Copyright: © ATOM ga
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    GRAD Park. Decorative grass and blossoming plants
    Copyright: © ATOM ga
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    GRAD Park. Trees and shrubs
    Copyright: © ATOM ga
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    GRAD Park
    Copyright: © ATOM ga


As for the promenade park, the architects interpret it as a public area, a system of trails, large and small, chiefly looped and united to form a curious-looking “8” that covers the entire area, being augmented with other paths of different directions and different “degree of winding”. “There are no dead-end trails here, you can be always walking somewhere” – Mark Safronov says. Indeed, everything here is designed in such a way that, when taking a stroll through the park, you could, on the one hand, you could always change your situation and your angle of vision, and, on the other hand, easily be able to get from one part of the park to another. The main constituent parts of the promenade are: a skating rink (to become a concert venue in the summertime); a pond with amusement rides and waterfronts; and, finally, the central circular square with a fountain.

The skating rink is divided into the skating area as such and a dance floor with a stage. The building of the rental point, coated by wooden lamellas, marks the entrance to the skating rink; one can also ascend to the bar on the roof from here.

GRAD Park
Copyright: © ATOM ga


Higher than the skating level, there is a carting; in winter, it turns into a cross-country ski track. In summer, the skating rink turns into an open air concert venue for 10 000 spectators. 

Originally, the architects proposed to use the European idea of forming the park gradually, in increments, building the first trial version from inexpensive materials, then analyze the visitors’ feedback, then add or remove some things. However, you cannot build either skating rink or concert venue in this way – they require simultaneous construction of their entire infrastructure, and the architects gave up on the “trial period” idea. On the other hand, the skating rink will use the refrigerating units of the shopping mall: in summer they work for the shopping premises, and in winter they stay idle – and now they will be engaged all year round.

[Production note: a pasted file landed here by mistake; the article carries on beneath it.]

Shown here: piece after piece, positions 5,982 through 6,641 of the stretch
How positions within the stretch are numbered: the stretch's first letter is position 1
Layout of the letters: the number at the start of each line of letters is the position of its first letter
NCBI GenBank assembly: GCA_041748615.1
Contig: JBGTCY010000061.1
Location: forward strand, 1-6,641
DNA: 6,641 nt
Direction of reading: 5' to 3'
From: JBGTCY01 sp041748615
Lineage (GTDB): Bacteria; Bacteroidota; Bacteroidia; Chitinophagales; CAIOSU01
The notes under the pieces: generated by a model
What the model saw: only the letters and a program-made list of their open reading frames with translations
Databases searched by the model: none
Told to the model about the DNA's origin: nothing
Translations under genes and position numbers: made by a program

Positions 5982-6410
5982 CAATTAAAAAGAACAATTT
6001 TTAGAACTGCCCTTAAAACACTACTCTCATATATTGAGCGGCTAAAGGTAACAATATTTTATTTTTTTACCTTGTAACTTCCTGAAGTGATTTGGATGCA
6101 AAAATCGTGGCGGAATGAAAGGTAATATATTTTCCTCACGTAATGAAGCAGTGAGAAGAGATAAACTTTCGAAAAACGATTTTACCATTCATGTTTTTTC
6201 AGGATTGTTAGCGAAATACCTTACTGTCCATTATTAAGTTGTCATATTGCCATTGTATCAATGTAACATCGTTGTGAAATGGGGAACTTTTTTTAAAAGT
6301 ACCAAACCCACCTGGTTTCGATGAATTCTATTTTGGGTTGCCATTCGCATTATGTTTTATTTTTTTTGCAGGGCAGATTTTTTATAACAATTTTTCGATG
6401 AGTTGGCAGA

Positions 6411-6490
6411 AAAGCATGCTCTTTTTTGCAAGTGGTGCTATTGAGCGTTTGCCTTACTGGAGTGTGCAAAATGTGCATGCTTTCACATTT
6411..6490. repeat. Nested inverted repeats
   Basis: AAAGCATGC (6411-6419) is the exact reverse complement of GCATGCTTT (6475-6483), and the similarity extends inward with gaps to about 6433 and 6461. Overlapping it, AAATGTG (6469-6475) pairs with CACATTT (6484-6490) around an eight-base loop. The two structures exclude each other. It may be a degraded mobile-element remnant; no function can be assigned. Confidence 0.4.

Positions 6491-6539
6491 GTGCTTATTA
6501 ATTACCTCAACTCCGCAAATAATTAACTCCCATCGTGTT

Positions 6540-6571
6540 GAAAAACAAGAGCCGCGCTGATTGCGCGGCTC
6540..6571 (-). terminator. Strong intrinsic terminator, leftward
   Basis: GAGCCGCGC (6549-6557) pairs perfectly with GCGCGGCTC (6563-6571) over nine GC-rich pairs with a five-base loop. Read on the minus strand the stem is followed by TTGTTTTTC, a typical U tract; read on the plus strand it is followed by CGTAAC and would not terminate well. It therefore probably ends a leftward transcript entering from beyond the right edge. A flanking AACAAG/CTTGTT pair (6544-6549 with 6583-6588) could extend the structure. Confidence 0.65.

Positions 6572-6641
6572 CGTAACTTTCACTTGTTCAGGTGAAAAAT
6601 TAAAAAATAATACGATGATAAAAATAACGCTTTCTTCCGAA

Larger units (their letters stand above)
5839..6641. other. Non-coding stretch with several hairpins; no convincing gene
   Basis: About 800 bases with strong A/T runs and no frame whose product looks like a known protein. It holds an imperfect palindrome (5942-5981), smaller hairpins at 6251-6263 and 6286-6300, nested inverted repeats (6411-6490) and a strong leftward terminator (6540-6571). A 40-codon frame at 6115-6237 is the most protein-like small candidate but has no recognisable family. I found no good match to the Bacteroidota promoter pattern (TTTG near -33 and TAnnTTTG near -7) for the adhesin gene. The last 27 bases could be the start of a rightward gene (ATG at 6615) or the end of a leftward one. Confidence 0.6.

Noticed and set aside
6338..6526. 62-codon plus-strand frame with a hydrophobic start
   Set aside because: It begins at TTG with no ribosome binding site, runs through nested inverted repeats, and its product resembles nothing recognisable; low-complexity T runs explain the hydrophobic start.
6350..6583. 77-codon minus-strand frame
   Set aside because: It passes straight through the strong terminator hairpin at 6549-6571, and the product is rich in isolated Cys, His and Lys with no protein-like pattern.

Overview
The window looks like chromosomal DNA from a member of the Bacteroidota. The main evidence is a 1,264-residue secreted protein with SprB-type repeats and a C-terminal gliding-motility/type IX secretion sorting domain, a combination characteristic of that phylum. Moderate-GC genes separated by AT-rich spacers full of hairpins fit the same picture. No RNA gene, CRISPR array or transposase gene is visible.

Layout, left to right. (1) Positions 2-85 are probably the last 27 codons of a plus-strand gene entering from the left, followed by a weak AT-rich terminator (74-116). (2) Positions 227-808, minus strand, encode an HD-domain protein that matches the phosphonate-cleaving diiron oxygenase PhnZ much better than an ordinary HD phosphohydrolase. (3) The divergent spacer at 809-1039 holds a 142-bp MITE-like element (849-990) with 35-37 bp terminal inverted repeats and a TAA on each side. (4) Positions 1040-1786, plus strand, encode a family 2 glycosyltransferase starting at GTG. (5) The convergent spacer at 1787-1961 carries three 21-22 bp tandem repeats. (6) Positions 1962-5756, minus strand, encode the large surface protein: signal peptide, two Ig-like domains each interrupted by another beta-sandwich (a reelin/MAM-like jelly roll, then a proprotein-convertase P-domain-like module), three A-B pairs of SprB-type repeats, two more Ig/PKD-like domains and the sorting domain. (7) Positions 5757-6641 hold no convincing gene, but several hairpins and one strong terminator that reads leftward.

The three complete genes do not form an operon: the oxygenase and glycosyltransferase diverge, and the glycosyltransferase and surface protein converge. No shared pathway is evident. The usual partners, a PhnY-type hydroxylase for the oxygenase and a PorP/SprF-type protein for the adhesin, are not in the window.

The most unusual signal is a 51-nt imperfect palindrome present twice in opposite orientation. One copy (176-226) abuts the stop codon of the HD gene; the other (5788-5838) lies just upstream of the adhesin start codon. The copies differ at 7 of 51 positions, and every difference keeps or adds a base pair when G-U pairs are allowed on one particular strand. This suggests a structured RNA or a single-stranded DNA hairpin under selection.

GRAD Park. Skating rink
Copyright: © ATOM ga


The pond also consists of two parts. The shallow end, 10-15 centimeters deep, will contain fountains and the pavilion of the summer lecture hall. The main deeper part of the pond will contain a quay with row boats, a waterfront with restaurants, and a sunbathing area. The restaurant area will also host a greenhouse with a vegetable garden with edible herbs next to it. On the other side, there is a wild back, overgrown with reeds, where you can sit with a fishing pole, imagining that you are farther away from the city than you actually are.

As for the central part of the pond, the architects designed here a “cheating” sightseeing platform: a concrete chamfer, in which the pedestrian path is situated slightly lower than the water level – something like a pedestrian bridge, sunken into the water, yet still dry on the inside. When you walk down such chamfer, you have water splashing slightly lower that your shoulders, you can even touch it and get your fill, as if you were swimming or at least sitting on a boardwalk, dangling your legs – something that you don’t usually get to do in a big city. On the other hand, if you look at the whole thing from the side, it will look as if a person is walking breast-deep in the water – also an amusing sight for the passers-by, or, to be more exact, changing from the habitual viewing point to an unusual or “estranged” one, as Viktoro Shklovsky was wont to say. Probably, this is one of the most unusual “perks” of the park: nowadays, it is expected (and required!) from the architects to propose something unusual, and this role is actively played by bridges, starting from Zaryadye’s hovering bridge. But a bridge that’s partially sunken into the water is something that we probably never saw before.